Themba Interactive founder welcomed back with open arms
But I needn’t have worried. I was welcomed with open arms, with hugs from many I already knew and others I had not previously met and was immediately made to feel at home.
The main purpose of my visit was to hand over a cheque for £6 000 (about R75 000) which had been raised by supporters in the UK and was to be used to provide financial help for part-time students on the Drama for Life course at the University of the Witwatersrand – happily just across the road from Themba in Braamfontein.
In addition to the cheque presentation, I had been asked to give a lecture at Wits University, and also a master-class at Themba. I was told people wanted to know the history of Themba and how it had come into being.
This was lovely for me because it gave me the opportunity to look back and remind myself of all the good times, and challenges, Theresa Lynne and I encountered along the way. Mostly these challenges were to do with lack of money, the never-ending fundraising, the complexities of registering Themba as a Section 21 company, and the constant search for better accommodation.
When it came to the most valuable resource in Themba – the people – there was more joy and happiness than challenges – though there were some notable exceptions.
As well as giving the lecture and the master-class I met up again with some friends from when I lived in Johannesburg. It was wonderful to see them again and to talk about South Africa now and discuss some of the changes I’d noticed.
One of the things I felt was different from 10 years ago was the more relaxed atmosphere. One day, as I walked along Jorrissen Street to buy myself a sandwich for lunch – people appeared to be more at ease with themselves and each other. And the traffic in Joburg was better: the new taxis brought in for the World Cup were smarter and their drivers were better behaved than a few years ago – it seemed to me that this had affected other road users with more considerate driving generally.
But more importantly it felt as if the young people joining Themba Interactive were less handicapped by the past than their predecessors.
Ten years ago when we recruited the first group of young people to be trained as actor-educators, they had all been children of the apartheid years and many of them had developed an understandable antipathy towards white people. They had not had the advantage of a decent education, so Theresa and I developed a programme of training which encompassed literacy, numeracy and South African history, as well as the interactive theatre process, information about HIV/Aids and theatre skills.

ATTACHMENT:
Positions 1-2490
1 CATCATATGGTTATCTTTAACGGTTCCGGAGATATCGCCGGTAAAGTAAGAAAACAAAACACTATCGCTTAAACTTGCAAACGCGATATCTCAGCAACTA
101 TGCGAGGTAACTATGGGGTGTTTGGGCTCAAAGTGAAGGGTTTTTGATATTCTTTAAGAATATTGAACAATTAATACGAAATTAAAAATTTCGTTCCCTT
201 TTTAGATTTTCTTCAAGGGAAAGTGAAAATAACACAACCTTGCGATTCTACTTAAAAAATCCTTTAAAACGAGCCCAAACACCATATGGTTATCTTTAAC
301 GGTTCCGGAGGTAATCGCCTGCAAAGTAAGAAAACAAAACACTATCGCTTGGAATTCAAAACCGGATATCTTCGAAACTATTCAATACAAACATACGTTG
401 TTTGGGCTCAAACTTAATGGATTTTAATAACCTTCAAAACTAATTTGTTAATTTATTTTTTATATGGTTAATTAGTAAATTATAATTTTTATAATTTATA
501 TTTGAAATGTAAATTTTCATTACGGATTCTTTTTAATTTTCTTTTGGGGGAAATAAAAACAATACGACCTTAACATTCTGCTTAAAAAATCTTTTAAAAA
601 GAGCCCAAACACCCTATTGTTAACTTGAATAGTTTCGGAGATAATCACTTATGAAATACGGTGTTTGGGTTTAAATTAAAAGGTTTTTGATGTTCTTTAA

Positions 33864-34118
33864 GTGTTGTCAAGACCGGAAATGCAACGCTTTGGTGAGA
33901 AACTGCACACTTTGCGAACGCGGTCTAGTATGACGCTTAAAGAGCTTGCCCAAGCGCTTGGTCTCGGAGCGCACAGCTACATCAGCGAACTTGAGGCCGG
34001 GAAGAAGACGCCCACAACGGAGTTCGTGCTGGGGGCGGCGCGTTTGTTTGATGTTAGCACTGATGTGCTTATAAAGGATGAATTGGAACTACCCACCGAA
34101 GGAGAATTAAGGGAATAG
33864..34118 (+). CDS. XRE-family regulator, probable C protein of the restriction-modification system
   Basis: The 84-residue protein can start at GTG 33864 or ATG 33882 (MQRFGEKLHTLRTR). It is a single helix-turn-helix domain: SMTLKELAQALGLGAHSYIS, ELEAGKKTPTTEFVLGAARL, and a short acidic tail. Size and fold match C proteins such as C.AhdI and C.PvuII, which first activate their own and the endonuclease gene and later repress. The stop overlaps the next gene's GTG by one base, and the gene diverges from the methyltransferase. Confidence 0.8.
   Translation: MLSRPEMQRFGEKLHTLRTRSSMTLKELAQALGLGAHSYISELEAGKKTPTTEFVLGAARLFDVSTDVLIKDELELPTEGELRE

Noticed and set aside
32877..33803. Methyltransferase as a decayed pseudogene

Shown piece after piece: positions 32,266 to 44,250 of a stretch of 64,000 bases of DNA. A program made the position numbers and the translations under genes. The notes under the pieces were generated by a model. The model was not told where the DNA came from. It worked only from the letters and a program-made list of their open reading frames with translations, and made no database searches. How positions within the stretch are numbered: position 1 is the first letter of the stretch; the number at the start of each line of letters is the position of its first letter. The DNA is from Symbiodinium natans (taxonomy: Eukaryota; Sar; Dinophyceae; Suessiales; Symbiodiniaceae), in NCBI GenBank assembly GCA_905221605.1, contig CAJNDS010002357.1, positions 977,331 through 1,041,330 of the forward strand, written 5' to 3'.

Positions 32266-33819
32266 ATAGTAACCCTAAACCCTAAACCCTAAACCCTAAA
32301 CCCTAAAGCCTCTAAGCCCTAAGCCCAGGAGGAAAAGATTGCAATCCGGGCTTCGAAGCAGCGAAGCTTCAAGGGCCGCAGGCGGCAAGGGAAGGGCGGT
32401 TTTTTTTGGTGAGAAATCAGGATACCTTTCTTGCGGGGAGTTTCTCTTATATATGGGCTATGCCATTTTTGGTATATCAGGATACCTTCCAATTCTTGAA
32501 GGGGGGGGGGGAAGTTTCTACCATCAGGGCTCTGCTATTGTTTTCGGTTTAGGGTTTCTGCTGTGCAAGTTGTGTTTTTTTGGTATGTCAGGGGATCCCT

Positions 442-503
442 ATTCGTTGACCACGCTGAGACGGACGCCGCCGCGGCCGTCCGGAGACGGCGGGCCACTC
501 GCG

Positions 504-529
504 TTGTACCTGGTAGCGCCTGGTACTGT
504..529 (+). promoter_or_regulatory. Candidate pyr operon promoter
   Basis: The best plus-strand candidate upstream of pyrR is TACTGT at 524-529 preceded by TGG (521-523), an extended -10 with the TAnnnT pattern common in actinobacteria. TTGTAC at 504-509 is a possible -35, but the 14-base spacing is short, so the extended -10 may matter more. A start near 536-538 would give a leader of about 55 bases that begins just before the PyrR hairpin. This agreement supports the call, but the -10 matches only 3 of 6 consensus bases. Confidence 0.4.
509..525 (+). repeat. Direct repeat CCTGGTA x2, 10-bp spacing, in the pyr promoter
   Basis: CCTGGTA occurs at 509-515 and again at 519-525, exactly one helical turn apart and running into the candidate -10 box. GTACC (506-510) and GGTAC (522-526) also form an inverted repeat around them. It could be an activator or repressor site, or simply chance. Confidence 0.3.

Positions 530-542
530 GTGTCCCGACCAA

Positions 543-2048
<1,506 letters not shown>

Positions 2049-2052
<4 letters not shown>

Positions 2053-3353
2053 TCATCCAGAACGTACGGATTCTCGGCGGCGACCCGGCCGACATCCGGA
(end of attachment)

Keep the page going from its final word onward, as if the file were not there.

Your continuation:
I could be wrong, but I got the feeling that there is a difference in the young people who come to Themba these days – they seem to have had a better education, and seem to have a more open approach to life. Maybe this is due rather to the exciting developments in Themba since Warren Nebe became director, or maybe there is some improvement in education in South Africa generally – or possibly a bit of both.
Whatever the cause, I was delighted to see that in the capable hands of Warren, with Sweetness as his deputy, Themba feels as if it’s on a solid foundation.
Of course there is never enough money for this sort of work, but it is incredibly gratifying for me to know that while so many South African NGOs have closed down recently, Themba Interactive is alive and kicking and doing excellent work in the field of HIV prevention. It is also particularly exciting for me to know that because of Themba no less than four young people have had the opportunity to go to Wits University to study.
I hope this link continues and more Themba young people have the opportunity – it would be especially good if some of the young women could take advantage of this connection with Wits University.
On the day I left, many of the Themba staff and actor-educators gathered for the traditional chocolate cake and cooldrinks – and they gave me a card. This was a tradition that was introduced when Theresa and I were at Themba: when anyone had a birthday, a major event in their lives (happy or sad), when someone joined us, or when someone left, the young people would create a suitable greeting card with messages from them and with pictures cut out of magazines.
I cherish all the cards I was given at Themba, and this latest one was accompanied by a speech from Nelson Mandela – or at any rate from Majesty who has Madiba’s voice down to perfection. It was a wonderful moment and one that I will cherish for a long time.